“I’m surprised you’ve got anything left,” said Steel.
Matterson lifted one cheek off the chair and snarled angrily. He took out his box of matches and setting one against the flint, said, “Are you familiar with the cuckoo bird?”
We four remained silent.
“The cuckoo,” he said, “invades the nest of another species of bird while the adults are out hunting, destroys the existing eggs and lays its own in their place before vanishing. In a similar way, Tommy Tim hoped to trick some woman into raising him, into loving him. In his ghostly child’s mind he cannot comprehend how his brutal incursions into the wombs of the living, the strangling of the expected child, etc. negate his desires as he tries to fulfill them.”
Matterson struck the match but it failed.
Mr. Cipus understood before the rest of us that a spark might be fatal. “Duck, gentlemen,” he said.
We did just that as Matterson, expelling a parade of gurglers, struck another. This one lit and a heartbeat later he exploded in an impressive fireball that consumed his chair. He burned fiercely and we frantically summoned Emmonds, the club’s retainer, to bring bottles of soda water with which we extinguished the blaze. In the billowing smoke that resulted, Tommy Tim’s figure appeared briefly. We all saw it. He held his arms out to us and called, “Daddy.” We all confessed to feeling a chill. Then he vanished with the smoke, and Matterson sifted down to a pile of ash.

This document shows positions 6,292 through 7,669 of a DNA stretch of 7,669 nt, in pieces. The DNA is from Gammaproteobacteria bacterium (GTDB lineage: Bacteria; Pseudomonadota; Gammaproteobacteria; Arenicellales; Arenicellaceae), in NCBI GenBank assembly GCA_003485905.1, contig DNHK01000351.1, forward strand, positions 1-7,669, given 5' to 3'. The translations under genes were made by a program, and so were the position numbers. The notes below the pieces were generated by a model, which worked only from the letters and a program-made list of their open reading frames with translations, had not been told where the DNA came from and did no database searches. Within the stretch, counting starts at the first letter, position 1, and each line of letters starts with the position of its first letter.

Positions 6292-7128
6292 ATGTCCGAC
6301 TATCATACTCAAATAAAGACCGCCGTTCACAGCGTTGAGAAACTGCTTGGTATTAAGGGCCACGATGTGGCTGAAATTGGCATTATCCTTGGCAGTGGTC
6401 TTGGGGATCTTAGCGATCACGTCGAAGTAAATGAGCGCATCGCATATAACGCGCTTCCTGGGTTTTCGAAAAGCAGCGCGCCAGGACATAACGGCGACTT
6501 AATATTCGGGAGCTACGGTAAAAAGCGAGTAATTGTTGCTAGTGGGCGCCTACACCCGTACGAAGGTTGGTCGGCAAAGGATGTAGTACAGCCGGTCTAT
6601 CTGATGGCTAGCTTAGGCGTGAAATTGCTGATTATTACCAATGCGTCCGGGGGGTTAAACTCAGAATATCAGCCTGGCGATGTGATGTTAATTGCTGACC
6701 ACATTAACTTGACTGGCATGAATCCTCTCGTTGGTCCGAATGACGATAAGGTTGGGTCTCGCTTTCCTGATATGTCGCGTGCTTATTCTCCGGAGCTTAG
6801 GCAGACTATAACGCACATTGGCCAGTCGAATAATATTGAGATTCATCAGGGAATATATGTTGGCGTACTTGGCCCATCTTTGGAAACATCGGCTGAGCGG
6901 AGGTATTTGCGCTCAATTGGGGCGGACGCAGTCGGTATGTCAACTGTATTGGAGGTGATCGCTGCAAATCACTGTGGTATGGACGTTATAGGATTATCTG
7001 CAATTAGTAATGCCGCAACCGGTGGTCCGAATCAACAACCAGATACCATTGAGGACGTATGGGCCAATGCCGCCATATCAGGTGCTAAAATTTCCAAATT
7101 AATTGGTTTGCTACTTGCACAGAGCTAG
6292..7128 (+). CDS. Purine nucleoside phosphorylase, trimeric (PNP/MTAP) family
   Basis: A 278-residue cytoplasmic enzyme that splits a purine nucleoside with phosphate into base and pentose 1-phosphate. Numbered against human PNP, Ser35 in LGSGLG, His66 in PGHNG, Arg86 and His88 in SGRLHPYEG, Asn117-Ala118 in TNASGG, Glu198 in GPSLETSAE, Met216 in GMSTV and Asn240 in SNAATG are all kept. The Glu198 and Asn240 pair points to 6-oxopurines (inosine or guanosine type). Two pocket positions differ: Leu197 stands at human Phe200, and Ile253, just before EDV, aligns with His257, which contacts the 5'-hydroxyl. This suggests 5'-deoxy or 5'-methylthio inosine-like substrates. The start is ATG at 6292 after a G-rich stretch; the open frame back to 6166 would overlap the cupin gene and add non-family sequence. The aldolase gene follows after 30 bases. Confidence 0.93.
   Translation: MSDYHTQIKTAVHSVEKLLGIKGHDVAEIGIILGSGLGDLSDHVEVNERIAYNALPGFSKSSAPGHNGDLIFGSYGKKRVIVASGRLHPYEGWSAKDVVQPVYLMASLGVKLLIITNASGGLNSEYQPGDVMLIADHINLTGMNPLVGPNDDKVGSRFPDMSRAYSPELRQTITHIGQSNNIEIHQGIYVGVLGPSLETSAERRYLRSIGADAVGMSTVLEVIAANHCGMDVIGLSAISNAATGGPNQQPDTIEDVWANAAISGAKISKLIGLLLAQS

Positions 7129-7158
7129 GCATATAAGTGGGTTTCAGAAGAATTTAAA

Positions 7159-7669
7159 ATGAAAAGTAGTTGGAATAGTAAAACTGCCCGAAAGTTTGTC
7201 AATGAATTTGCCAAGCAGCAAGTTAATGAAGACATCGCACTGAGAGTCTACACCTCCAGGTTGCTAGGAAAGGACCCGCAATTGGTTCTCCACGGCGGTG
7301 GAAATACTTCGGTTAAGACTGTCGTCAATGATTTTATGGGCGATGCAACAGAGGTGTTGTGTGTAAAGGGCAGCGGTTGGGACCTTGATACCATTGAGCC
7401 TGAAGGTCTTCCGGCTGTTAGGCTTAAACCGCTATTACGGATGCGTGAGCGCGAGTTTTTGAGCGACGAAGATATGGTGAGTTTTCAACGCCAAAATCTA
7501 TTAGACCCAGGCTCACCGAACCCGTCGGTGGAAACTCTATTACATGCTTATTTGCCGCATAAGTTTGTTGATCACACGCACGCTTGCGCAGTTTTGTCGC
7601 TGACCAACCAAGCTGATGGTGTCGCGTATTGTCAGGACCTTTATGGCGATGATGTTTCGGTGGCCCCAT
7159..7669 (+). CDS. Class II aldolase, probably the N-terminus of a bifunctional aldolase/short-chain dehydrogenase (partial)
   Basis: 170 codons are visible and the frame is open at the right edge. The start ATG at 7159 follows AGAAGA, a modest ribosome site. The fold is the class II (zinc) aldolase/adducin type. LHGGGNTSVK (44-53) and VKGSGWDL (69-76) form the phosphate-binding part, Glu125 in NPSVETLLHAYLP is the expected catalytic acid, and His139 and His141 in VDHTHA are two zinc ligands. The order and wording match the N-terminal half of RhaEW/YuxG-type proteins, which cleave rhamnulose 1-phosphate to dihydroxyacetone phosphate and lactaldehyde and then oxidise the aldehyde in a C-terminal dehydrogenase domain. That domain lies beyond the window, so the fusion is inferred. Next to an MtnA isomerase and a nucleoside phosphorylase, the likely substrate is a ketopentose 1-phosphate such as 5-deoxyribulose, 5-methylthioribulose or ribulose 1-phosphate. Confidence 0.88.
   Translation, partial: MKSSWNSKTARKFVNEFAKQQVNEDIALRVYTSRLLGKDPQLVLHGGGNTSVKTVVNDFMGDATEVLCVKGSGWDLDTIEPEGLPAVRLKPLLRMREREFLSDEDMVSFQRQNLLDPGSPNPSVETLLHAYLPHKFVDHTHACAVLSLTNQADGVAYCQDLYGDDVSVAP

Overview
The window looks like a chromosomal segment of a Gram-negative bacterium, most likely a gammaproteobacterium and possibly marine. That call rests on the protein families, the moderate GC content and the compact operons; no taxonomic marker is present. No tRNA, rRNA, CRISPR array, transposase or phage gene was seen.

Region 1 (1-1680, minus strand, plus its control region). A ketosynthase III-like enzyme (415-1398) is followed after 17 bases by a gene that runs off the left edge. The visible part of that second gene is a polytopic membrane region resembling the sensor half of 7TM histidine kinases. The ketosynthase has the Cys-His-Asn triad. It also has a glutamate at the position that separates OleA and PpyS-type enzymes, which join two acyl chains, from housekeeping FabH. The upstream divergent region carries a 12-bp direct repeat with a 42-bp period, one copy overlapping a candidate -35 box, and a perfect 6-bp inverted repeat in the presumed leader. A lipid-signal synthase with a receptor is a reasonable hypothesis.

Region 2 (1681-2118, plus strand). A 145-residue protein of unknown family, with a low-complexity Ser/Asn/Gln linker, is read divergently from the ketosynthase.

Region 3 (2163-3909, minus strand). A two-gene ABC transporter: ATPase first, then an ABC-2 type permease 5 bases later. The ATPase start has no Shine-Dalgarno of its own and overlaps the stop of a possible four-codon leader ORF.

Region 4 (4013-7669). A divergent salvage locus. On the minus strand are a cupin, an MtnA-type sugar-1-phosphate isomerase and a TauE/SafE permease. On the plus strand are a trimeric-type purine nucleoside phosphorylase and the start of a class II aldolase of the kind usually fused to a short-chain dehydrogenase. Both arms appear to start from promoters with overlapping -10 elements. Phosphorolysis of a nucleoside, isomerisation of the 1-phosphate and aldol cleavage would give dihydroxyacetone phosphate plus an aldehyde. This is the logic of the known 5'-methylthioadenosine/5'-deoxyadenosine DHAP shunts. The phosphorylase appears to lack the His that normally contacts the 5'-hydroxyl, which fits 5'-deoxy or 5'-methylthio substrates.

Jeffrey Ford is the author of the novels, The Physiognomy, Memoranda, The Beyond, The Portrait of Mrs. Charbuque, The Girl in the Glass, and The Shadow Year. He has three short story collections — The Fantasy Writer’s Assistant, The Empire of Ice Cream, The Drowned Life. Ford is the recipient of The World Fantasy Award, The Edgar Allan Poe Award, The Nebula, and The Shirley Jackson Award. He lives in south Jersey and teaches writing and literature at Brookdale Community College.